Three Days Part 4
Some people, when they see a pen and paper, they think of writing, maybe drawing. Me, I’m thinking of a knife and kindling.
I guess I just interpret things differently from the way that normal people do. It’s always been like that, from that first glorious day when I was seven, the day that I bashed a deer’s head open with a large chunk of basalt rock that I found in a field.
I still have that rock, or rather a small piece of it, still speckled with dark deer blood from my first play date. I keep it near me all the time, the memory lying quiescent in my pocket and reminding me how much I love what I do.
There are subway tokens in my pocket and I’m thinking about how lovely they would be shoved into the eye sockets of the bum slumped on a stoop to my right, but today I need those little circles of bronze for my trip.
Normally I live in the country, away from the prying eyes of humans and close to animals that no one will miss. But not today! Today I come to the big city, with the big people and their big ideas and the big opportunities and the big fat kills that I get to enjoy for three glorious days of fun fun FUN.
So I keep the tokens in my pocket and try to fight down the urge, one that I will give in to soon. I reach past the coins and feel the rough stone ridged with little hard bumps of black beast blood; my fingers tremble in anticipation and the thrill of memory.
Some people, when they see a chunk of rock covered in dark drops of blood, they think of death, maybe murder. Me, I’m thinking of release.
In the city, THE CITY, there are endless advantages and chances and weapons, beautiful gory weapons that only I can see.
Dreamily running my fingers along an old chain-link fence, I’m thinking about how good it would feel to smash someone’s face into the metal, smash and smash again until their face is pockmarked by bruised black diamond-shaped scars and bleeding sores.
This city is a maze, and I feel like a rat sniffing for cheese as I navigate these wonderful avenues of destruction, looking for the entrance to the subway. I don’t like vehicles; I prefer to trust my own body for transportation, but here in the big city it’s not smart to go anywhere without a metal shield protecting you from the world.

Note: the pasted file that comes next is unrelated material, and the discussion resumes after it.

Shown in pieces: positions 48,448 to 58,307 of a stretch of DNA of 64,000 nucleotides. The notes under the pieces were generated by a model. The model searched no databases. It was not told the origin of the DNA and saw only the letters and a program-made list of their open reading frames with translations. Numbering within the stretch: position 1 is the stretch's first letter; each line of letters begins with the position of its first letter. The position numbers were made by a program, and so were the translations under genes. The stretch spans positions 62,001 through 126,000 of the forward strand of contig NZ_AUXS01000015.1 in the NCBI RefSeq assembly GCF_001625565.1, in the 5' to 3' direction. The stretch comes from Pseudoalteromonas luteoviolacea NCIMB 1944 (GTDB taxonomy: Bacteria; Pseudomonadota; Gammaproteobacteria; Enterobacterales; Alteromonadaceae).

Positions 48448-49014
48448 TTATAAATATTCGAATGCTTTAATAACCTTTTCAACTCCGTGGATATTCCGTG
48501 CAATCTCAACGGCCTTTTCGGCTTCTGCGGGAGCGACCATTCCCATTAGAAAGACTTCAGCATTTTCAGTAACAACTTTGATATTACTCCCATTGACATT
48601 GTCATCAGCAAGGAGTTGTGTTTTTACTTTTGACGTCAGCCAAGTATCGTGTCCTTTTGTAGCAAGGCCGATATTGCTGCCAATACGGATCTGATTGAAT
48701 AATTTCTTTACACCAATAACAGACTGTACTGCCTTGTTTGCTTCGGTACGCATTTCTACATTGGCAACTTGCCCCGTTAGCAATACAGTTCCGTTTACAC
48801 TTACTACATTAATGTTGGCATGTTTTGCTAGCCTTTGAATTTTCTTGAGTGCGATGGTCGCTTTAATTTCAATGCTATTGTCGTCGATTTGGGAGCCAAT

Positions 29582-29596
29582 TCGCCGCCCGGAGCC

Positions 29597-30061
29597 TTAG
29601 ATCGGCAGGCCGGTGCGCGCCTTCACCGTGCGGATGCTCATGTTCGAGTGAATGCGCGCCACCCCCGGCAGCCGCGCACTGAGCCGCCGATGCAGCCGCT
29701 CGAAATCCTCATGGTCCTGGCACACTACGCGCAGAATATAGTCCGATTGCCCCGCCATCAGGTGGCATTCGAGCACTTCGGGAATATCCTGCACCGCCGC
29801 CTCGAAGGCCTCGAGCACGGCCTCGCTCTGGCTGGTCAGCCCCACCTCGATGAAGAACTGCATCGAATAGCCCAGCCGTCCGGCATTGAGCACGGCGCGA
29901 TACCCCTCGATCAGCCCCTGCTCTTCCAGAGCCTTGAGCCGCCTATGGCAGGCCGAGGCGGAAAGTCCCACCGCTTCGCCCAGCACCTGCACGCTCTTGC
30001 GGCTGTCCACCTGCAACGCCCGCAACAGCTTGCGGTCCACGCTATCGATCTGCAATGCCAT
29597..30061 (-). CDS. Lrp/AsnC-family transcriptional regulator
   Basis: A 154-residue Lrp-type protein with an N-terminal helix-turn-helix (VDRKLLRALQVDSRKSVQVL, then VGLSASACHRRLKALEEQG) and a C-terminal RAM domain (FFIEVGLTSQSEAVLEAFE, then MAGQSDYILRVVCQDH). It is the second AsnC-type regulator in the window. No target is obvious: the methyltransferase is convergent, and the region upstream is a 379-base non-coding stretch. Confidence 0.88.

From the subway I can get downtown, to the visitor’s center. That’s where most of my coworkers pick up supplies and lovely weapons for the upcoming slaughter. Oh wondrous word, slaughter, such a versatile term that describes the Three Days so aptly.
I won’t be purchasing any lovely weapons; waste not, want not, after all. I do need food and water that will last me and be otherwise unreachable during the fun that approaches like a speeding train. Guns and knives and bombs and things I won’t need. Just a stray rock, perhaps a pen, maybe an aerosol can and a lighter. Who knows?
And now I feel lost, like a sheep that’s lost its way in the big city. I feel nice, though. There are weapons here, there are people that can have those weapons end their lives. Contentment fills me at every step.
A bar comes up on my right, a little tavern. I like bars; one night at a bar, I remember how I waited until closing time, then took the bartender and broke his nose with a pint of some delicious dark lager. I threw him on the pool table and pierced his heart with the cue stick, watching fascinated as the wooden pole slid in between his ribs and brought forth a geyser of brilliant arterial spurts.
Seeing this bar makes me happy, brings back the memory. I move to open the door only to have it swing out from the inside.
It’s a tall, somewhat obese man in his late thirties. His shoulders are slumped and his hair is thin; overall a pale, paunchy and unhealthy-looking man. His head, however, appears to belong to an entirely different body. With skin at least two shades darker than the white claws emerging from his wrinkled coat’s sleeves and a pinched, almost gaunt cast in stark contrast to the beer belly constrained by ill-fitting clothes, his head gives the impression that something is very wrong with this man.
Yet I know those eyes, completely black orbs spinning in milky pools like they can’t be bothered to stop moving around his skull. Restless, toneless, dangerous.
Some people, when they see a man like the one in front of me, they think of violence, maybe a mugging. Me, I’m thinking that this is a friend.
Good memories are stirring in their beds, as I stare at this man. Good splashy VIOLENT memories as I remember exactly who this person is.
A smile begins to crawl across my face like a thousand newborn spiders emerging from a sticky egg sac of condensed webbing.
“Hi, Simon!”

  1. jeaccesmetini says:

    🙂 The natural photo of the new arrival, taken by Emma Tallulah’s dad,

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